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During my travels, my compensation for free accommodation for one night, was for me to write a daily travel diary. Of how I got to my next location, the people who would host me, the food I was offered and everything else. Below you find the archives of the highly extensive reports. Know that English is not my native language and most reports were written at high speed around midnight. Enjoy.

Monday, 30 June 2003
Thunder Bay --> somewhere on Shoal Lake, Ontario, Canada

It was thanks to a Greyhound bus ticket that my hostess Lynn Smith bought for me yesterday that I got myself to Kenora without any hassles. She dropped me off at the bus stop at 8.30 in the morning, gave me some lunch in a bag and we said goodbye. I thanked her for the two nights stay at her place in Thunder Bay, though!

It is thanks to those hosts in the Sudbury, Espanola, Sault Ste. Marie, Marathon and Thunder Bay, that I took this route along the big lakes. It could have been possible that if one of them had cancelled out on a place to stay for me, the distance from one place to another would have been too big, and I would have been the spoiled chicken that would have hopped on the train from Sudbury to Winnipeg. And just skip beautiful northern Ontario.

I am glad that I finally didn't have to chicken out.

It was only a six-and-a-half hour trip to Kenora with the bus, where I crossed a time zone and gained another hour on this day.

I don't encourage anybody to get on the bus for six hours through this rugged area, unless you have to get to somewhere important. My importance is that I have to get my butt to Vancouver within the coming month.

My next hosts live in Winnipeg, but I didn't have to get all the way to Winnipeg today. I am that fortunately that the people that invited me over at their house in Winnipeg were celebrating a little vacation. At their cottage. On an island in the middle of a big lake.

So I met up with Claire Maxwell and Grant Platts and their 11-year-old son Duncan when the bus dropped me off in touristy Kenora. I quickly understand this was a tourist town, because I normally don't see that many American license plates around a town.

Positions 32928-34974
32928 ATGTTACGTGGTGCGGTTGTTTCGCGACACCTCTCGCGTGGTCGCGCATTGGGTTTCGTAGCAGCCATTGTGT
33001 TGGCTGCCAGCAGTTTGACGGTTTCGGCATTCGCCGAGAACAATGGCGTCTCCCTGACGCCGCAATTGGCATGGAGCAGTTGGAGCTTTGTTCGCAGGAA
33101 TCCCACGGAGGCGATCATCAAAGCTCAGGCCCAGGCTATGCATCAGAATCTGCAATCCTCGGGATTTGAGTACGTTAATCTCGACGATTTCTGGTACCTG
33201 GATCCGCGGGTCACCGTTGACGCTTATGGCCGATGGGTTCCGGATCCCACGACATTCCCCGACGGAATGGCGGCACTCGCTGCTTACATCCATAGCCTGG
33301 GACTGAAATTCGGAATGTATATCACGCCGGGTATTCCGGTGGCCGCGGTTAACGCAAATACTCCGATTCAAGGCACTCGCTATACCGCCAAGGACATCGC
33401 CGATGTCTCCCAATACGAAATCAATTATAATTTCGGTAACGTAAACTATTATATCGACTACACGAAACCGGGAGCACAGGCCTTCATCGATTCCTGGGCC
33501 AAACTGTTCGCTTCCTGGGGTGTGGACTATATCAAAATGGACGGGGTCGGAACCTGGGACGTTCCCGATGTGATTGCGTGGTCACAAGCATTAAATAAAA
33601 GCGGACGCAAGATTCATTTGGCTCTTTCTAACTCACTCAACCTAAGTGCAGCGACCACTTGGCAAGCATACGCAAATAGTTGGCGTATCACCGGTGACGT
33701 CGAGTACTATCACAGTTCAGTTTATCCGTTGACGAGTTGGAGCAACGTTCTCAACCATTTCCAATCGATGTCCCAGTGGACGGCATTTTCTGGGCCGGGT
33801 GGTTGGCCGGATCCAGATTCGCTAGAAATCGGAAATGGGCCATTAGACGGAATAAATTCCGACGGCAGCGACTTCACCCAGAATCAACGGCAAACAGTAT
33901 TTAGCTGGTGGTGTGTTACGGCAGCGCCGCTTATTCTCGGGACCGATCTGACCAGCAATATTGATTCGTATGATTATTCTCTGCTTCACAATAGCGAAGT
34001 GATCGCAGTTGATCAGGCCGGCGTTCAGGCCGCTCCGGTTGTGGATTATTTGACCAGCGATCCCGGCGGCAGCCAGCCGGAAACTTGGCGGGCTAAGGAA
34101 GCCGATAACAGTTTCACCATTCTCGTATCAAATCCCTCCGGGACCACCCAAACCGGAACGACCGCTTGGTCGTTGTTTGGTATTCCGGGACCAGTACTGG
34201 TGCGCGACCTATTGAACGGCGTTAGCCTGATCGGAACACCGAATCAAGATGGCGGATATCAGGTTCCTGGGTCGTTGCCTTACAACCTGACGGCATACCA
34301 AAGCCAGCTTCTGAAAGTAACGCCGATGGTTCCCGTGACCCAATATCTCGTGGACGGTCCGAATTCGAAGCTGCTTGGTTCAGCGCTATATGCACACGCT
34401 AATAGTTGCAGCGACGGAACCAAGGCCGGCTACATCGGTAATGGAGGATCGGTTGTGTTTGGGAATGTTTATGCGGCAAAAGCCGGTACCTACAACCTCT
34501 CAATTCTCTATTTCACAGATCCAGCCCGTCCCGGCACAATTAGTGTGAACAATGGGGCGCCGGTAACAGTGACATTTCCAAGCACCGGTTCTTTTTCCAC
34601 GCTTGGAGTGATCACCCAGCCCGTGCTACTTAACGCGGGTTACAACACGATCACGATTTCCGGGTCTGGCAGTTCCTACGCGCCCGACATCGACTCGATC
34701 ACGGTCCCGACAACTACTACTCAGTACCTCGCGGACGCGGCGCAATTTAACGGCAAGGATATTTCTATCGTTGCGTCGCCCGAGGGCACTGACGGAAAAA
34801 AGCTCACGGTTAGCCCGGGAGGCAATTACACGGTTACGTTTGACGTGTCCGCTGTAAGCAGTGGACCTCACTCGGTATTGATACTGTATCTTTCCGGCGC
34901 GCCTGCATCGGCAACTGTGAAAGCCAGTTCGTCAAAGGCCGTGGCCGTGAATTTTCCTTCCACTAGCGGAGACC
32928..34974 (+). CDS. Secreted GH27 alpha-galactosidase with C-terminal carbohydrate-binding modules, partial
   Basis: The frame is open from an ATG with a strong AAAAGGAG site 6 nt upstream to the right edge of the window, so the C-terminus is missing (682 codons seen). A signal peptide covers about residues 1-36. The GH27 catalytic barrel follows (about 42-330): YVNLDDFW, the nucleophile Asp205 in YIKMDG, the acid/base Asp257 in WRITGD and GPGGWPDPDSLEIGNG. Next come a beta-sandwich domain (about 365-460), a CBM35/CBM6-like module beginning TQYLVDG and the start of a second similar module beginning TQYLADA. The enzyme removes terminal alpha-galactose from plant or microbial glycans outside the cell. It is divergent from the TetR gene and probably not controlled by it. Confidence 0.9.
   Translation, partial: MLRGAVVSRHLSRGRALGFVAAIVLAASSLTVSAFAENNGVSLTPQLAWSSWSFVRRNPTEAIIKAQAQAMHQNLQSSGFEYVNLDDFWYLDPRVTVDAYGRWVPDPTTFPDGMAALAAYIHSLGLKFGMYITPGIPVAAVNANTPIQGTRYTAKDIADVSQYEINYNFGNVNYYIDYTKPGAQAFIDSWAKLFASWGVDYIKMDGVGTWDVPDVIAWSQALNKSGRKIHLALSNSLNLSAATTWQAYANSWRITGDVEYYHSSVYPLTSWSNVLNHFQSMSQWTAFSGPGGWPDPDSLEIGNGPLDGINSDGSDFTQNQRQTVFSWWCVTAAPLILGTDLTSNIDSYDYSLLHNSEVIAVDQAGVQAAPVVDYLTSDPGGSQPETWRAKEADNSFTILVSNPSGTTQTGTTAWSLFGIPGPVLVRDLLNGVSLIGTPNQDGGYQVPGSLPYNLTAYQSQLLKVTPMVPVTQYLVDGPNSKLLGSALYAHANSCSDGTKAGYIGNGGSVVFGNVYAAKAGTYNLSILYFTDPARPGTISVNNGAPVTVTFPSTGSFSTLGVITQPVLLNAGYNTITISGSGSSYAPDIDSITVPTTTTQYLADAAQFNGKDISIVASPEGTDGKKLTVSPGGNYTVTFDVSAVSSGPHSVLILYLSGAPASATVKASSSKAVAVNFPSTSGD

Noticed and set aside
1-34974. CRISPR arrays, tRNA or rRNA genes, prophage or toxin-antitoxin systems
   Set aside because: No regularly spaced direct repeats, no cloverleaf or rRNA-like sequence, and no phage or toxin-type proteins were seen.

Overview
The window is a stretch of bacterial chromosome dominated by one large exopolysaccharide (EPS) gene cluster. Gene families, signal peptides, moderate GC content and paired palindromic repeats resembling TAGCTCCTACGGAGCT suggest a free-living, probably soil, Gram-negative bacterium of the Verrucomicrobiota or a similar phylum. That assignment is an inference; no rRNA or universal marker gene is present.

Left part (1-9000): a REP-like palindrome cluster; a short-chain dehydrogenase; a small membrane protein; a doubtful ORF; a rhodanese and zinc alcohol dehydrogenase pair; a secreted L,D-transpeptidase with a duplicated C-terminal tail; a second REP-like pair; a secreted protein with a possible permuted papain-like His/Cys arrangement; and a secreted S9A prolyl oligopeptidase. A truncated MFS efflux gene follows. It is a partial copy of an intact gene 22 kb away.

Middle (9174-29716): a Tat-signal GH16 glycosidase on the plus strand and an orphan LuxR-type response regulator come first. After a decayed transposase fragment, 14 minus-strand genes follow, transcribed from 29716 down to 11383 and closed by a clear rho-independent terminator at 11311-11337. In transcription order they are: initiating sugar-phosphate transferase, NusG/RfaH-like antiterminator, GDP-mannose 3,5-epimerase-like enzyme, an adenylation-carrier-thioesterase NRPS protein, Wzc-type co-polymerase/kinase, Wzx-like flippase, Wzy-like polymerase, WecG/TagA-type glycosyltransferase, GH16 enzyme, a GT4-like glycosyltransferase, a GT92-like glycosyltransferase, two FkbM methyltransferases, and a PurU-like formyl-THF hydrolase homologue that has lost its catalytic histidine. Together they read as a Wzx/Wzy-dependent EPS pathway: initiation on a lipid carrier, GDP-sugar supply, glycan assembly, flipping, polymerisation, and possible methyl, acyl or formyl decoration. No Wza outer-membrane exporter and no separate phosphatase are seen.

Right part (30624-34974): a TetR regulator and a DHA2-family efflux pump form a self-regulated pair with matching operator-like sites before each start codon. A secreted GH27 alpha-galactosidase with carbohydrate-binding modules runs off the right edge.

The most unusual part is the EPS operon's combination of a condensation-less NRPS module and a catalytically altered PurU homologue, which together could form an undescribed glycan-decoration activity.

The small city of Kenora used to be known as Rat Portage, until a flour company refused to build a mill here, arguing that the word "rat" on their sacks wouldn't do much for sales. So then you change the name of your town! Grant told me that the name Kenora is a collection of different town names around here and together it became KeNoRa and that sound pretty native eh?

Kenora lays on the Lake of Woods, one of the most famous sport fishing spots in North America. But that was not the lake we were driving at.

Claire is a vice-principle at a school in Winnipeg and from the coming school year on she will be principle. "I am looking forward to it, but now I have six weeks vacation!" Grant is a managing director "at the mental health clinic in Winnipeg," as he said so. "I have to make sure we have enough beds and all that."

I just had to ask him if he would have a bed for me. "Nope, you are too sane for that." Darn!

"We built our own cottage," Claire told me in the car, "it took us about ten years. We bought the lot on a little island in Shoal Lake, built a dock, cleaned the area and started building. Of course with a lot of help of friends."

We drove some twenty minutes down the road from Kenora, then got on a lone and windy road towards a cottage in the middle of nowhere. I had already lost all my sense of direction. The scenery was a dense green forest surrounding the road.

"My parents live here," Claire told me. We got my stuff out of the car and after a quick meeting with Claire's parents, we moved down to the dock and got into the boat. Some ten minutes of cruising over Shoal Lake, the lake with over one thousand islands (!) we arrived to my place to stay for tonight.

I was impressed. Who wouldn't? They build a lovely wooden cottage right here on this small island. "We only have a few neighbours," Grant said. "But there is nobody living on the other islands."

I was already enjoying the view from here.

I was given one of the many beds on the second floor of the cottage ("We have many friends using our cottage too") and joined the family on the dock to enjoy the sunny weather.

Of course, I had to go for a jump in the water, right from the dock and take pleasure in a swim around. This was great!

Duncan told me where the best fishing spot was, around the dock, and within a few minutes I already had two victims. And Duncan also let me use his little air-filled engine boat to pay a visit to a small island in the lake.

This place was magical!

For dinner Grant threw some chicken on the barbeque and prepared a stir fry meal. After dinner we went for another boat ride (on the big boat) to tour around some cousins and nieces of my hosts, who were staying at her parents place. Hey, Grant even let me be the captain behind the wheel as we cruised around!

It was amazing! And I loved watching the pelicans on the small rocky islands. Those creatures are fantastic.

The night ended with me showing my Canada-movies to Claire and Grant as they had not seen them yet and as there was no further entertainment on the island.

Duncan watched The Flintstones on video when I settled behind my laptop and Claire and Grant were reading peaceful on the couches.

Good night little island in Shoal Lake!